The number and scope of established health-related benefits from physical activity continue to expand. Notable recent additions include improved weight status and bone health in children 3–5 years of age, prevention of excessive weight gain among adults, reduced risk of dementia, and improved cognition and a variety of other brain-health benefits. Greater flexibility in receiving health benefits is also apparent. No threshold of moderate to vigorous physical activity (MVPA) must be exceeded for benefits to accrue; small increments by individuals performing little to no MVPA produce larger reductions in risk than similarly sized increments in individuals already performing greater amounts of MVPA, bouts of MVPA <10 min in duration contribute to the accumulation of MVPA, and light-intensity physical activity can benefit individuals currently doing little or no MVPA. MVPA is indirectly related to the adverse effects of sedentary behavior. The definition of physical activity continues to be debated.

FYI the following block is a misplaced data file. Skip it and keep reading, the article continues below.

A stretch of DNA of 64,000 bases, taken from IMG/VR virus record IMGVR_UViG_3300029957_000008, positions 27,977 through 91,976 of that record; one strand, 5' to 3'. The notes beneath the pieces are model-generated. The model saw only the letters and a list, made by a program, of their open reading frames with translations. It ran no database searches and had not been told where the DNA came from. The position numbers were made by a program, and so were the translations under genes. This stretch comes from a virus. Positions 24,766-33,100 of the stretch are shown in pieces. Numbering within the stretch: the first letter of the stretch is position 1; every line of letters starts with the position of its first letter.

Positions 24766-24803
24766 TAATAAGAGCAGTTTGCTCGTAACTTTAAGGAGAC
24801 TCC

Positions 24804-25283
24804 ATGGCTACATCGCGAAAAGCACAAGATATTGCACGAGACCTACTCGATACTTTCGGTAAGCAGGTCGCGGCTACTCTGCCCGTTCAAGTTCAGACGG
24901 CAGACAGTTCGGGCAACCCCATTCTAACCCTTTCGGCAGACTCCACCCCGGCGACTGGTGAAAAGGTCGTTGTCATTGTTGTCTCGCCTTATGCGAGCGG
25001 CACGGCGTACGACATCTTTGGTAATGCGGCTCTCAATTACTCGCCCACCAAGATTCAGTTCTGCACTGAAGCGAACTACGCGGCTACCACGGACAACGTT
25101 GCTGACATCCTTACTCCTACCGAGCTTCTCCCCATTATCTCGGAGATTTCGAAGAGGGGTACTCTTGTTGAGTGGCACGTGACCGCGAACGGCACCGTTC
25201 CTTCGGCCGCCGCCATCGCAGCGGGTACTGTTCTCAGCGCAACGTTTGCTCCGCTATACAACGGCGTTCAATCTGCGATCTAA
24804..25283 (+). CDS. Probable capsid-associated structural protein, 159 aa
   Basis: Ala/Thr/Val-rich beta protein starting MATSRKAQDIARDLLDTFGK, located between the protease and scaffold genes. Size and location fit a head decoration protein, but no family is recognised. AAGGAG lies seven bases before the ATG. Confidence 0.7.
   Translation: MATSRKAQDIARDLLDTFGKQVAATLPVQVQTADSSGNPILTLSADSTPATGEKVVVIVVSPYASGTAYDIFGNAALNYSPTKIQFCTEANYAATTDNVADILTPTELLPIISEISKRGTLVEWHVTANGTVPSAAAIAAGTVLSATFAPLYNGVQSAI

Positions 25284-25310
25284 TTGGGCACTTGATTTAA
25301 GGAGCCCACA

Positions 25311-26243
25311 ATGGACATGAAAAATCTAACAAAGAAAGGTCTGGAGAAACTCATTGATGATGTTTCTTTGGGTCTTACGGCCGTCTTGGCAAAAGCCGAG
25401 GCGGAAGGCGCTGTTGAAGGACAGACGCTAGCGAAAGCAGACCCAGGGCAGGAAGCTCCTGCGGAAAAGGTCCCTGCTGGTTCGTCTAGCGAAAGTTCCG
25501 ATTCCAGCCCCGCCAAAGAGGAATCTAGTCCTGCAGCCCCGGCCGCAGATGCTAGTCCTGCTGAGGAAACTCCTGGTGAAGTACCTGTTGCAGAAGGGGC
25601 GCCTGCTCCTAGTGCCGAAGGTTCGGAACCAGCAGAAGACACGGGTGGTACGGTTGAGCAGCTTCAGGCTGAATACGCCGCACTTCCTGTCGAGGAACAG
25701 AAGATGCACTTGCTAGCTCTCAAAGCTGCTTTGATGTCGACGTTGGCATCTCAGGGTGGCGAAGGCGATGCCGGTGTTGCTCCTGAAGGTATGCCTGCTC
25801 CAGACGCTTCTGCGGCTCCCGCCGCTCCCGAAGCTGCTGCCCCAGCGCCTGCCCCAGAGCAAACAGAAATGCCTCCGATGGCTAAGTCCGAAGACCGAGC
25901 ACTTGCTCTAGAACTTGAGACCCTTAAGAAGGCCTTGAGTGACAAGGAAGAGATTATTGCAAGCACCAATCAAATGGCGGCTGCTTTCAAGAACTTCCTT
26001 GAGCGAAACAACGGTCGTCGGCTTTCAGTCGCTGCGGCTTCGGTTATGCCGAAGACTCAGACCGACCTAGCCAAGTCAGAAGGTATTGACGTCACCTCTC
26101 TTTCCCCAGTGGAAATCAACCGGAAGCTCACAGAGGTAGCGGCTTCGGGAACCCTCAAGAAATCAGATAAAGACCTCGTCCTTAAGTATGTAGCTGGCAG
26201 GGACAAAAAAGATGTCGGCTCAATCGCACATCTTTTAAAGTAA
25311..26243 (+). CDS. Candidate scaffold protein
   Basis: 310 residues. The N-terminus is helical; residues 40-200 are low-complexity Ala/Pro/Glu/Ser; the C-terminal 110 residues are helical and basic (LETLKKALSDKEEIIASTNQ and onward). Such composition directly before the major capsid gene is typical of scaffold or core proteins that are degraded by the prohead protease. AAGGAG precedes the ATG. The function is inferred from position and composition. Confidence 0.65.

Physical Activity: Cornucopia and Conundrums
Kenneth E. Powell and Steven N. Blair
Aging and Exercise: A Health Perspective
Joanna L. Bokovoy and Steven N. Blair
Habitual exercise provides protection against fatal coronary heart disease, extends longevity, and enhances quality of life. National surveys show less physical activity in older men and women compared with middle-aged and younger persons; older women are particularly sedentary. Although there are still few longitudinal studies on exercise and physical activity in older individuals, the data support a positive relationship between physical activity and health and function in older individuals. The data further show that with regular physical activity, health and physical fitness are maintained or even increased over time in older individuals. Studies on physical activity requirements for beneficial health effects in the elderly are reviewed and presented, and exercise recommendations for older individuals are given.